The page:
Displaying Static Resources Using Lightning Components

Over the past few years I have used Visualforce to customize certain aspects of the Salesforce UI. A typical customization would be to display a logo or other image, stored as a static resource, on a home page or custom landing page. The code for this is only a couple of lines long and looks something like this:

Visualforce Code Sample:

<apex:page >  
   <apex:image id="adminLogo" value="{!$Resource.AwesomeAdmin}" height="200" style="display: block; margin: auto; width: 80%;"/>

The introduction of customizable home pages during the Salesforce Summer ‘16 release opened up a host of other options for UI customization and fueled my curiosity over how the existing Visualforce would function in Lightning.   

Exposing Visualforce in Lightning Experience

My first approach was to use Lightning App builder to include a Visualforce Lightning Component on the home page. This standard component provides a few configurable options that allow Admins and App Builders a no-code approach to expose Visualforce in Lightning Experience.

One caveat here is that Visualforce pages exposed in Lightning must have the ‘Available for Salesforce mobile apps and Lightning Pages’ attribute enabled. 


While this approach ‘technically’ works as a means to re-use Visualforce components in Lightning, there are a few drawbacks in terms of styling. The standard Visualforce Lightning Component appears to include a mandatory label that prints on the page, occasionally adds an annoying scroll bar, and (this may have been my CSS) a bit of distortion to the image.  I was able to fix the scroll bar issue by clearing the height value of the component but this added extra white space that is mostly wasted in the new home page.  Here is an example of this in action:


Ideally, I would be able to reduce the size of the logo and remove much of the wasted space. The limited options exposed in the standard Visualforce Lightning Component didn’t provide any relief and I started tweaking style settings in the Visualforce page. This got me part of the way there but resulted in undesired changes for those users still operating in Classic.  I would have to either deal with the poor formatting or migrate this Visualforce page to a Lightning component.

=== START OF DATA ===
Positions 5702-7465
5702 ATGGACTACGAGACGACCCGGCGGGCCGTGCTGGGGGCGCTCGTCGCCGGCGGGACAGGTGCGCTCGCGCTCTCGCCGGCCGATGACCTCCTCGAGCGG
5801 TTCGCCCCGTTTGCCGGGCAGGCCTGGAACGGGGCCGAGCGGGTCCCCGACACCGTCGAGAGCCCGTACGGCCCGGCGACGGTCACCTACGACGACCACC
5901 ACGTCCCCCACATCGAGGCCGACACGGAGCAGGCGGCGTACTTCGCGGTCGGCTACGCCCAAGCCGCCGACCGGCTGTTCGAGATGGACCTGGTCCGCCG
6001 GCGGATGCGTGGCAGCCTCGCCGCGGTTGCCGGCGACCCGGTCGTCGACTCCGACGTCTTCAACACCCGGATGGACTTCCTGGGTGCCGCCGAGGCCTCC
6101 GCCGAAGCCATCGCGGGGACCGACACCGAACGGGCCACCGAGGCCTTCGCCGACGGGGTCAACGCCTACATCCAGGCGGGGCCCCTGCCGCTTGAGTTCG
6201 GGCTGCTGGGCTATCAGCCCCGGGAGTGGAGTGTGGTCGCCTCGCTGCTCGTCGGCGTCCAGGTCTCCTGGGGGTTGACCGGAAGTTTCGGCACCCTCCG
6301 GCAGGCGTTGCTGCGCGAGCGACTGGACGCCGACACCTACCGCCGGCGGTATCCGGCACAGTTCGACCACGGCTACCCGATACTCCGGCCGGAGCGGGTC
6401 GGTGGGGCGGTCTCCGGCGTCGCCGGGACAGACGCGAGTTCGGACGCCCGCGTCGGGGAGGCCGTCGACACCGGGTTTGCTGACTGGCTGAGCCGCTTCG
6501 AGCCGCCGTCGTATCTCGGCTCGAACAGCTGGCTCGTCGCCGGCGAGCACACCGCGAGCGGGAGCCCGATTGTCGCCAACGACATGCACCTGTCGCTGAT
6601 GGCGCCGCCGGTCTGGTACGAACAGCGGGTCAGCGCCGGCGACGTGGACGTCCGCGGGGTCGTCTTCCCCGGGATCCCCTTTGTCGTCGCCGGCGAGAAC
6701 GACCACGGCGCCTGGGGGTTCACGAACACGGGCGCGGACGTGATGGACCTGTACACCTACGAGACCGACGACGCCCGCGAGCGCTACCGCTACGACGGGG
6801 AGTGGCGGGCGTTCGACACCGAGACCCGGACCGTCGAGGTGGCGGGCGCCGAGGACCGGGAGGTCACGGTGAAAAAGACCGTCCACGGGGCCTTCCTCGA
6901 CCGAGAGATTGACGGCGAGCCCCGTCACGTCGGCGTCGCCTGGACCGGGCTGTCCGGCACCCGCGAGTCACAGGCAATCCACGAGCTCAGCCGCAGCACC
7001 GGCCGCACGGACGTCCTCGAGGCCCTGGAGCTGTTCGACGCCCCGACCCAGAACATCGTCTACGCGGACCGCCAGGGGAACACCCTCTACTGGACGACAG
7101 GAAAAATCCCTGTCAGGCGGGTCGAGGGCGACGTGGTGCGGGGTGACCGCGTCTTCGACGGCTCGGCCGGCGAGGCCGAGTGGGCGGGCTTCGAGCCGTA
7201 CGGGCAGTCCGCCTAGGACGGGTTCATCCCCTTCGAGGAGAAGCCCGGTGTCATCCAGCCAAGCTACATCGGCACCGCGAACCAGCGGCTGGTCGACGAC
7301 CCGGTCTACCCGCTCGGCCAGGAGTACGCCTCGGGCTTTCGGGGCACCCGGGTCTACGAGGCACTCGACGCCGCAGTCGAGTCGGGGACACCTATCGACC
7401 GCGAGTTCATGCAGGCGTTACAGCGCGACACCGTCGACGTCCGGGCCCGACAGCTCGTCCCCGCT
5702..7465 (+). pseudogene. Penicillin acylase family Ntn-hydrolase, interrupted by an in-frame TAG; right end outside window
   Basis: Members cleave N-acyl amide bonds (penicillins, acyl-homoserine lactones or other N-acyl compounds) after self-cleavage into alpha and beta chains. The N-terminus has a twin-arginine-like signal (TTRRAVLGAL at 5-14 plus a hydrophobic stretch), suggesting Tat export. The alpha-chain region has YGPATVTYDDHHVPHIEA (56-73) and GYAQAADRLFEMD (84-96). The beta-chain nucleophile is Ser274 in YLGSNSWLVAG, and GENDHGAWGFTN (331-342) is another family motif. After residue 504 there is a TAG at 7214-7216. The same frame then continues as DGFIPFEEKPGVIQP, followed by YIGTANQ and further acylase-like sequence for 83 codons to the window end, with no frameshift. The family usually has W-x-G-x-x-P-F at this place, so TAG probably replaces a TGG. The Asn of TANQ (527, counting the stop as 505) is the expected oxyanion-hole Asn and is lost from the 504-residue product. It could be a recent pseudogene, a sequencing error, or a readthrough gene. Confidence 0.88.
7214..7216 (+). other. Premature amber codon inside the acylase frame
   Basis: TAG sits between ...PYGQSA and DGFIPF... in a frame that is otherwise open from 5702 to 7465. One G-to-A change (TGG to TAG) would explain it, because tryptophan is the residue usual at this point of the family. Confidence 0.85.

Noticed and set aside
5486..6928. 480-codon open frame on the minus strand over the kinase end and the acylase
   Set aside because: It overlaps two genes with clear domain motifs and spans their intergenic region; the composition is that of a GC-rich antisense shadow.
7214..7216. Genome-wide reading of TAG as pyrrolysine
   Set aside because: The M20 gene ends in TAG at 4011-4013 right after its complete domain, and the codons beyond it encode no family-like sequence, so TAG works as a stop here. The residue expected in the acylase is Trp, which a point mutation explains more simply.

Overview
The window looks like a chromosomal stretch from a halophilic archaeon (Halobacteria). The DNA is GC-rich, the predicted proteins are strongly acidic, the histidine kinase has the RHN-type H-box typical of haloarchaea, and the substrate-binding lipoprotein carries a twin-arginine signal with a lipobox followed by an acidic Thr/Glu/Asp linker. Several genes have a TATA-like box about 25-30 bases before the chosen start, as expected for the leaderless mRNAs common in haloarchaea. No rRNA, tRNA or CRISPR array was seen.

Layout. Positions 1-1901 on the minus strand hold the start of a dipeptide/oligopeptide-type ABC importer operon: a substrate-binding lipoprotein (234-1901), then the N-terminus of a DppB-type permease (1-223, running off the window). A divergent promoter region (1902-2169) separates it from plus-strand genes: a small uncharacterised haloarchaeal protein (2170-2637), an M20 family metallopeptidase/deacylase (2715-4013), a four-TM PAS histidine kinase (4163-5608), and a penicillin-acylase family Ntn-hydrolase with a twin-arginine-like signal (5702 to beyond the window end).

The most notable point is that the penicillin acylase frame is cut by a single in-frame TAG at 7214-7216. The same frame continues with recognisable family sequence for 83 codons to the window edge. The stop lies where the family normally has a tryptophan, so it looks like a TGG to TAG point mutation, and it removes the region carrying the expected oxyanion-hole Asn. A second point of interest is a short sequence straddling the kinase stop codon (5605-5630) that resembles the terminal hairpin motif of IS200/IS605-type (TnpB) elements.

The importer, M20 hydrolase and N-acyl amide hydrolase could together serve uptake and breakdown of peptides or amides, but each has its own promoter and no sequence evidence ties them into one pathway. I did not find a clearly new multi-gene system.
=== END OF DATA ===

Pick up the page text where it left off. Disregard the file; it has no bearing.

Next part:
Creating the Lightning Component

With a bit of time (about than 30 minutes) and some help from the “Lightning Design System” module in Salesforce Trailhead I was able to re-implement the original Visualforce page as a native Lightning Component.  If you haven’t spent much time looking at creating your own Lightning Components then it is definitely worth the investment to dive into the modules listed in the “Develop for Lightning Experience” trail on Trailhead.


The process to create a new Lightning Component is really very short and it starts with the Salesforce Developer console.

You can get to this in Lightning by clicking the Setup menu from the top menu and selecting “Developer Console”


Once in the Developer Console, Click File > New > Lightning Component


Provide a name and description for the bundle and click Submit to create the component.


The Developer Console page will update and bring you to the code view of the new component.

Component Code

<aura:component implements="flexipage:availableForAllPageTypes" access="global" >
    <img id="awesomeAdmin" src="/resource/AwesomeAdmin"  />


    display: block; margin: auto; width: 40%;

In order for the new component to appear in Lightning App Builder, it must have the ‘implements=”flexipage:availableForAllPageTypes”’ value in the <aura> tag. The only other configuration needed is to specify the name of your static resource in the SRC attribute of the IMG tag.  

In this case it was necessary to add a bit of CSS to the component. This allowed for better formatting of the image position and size.  The CSS code for components is added to the ‘STYLE’ section of the Lightning bundle and will look like this:


Add the component code and relevant CSS to the bundle and then Save the changes. 

Adding the Component to the Home Page

Return to the Home page and use the ‘Edit Page’ entry from the Setup menu in the upper right.  This will launch the Lightning App Builder and display a preview of the existing home  page. The newly created component will be displayed in the Custom section of the Lightning Components menu off to the left of the screen.


Drag the new component from the menu on the left and dropping it in the desired place on the page. The preview pane will update and show you the static image that you defined when the component was built.

Save the changes to the page and use the Back button to see it in action.  


The logo now looks much cleaner and eliminates the wasted white space introduced by the Visualforce component.

This shows a very limited example of what can be done with Lightning Components. For additional information on component options and best practices be sure to check out the Salesforce Lightning Component Developer Guide.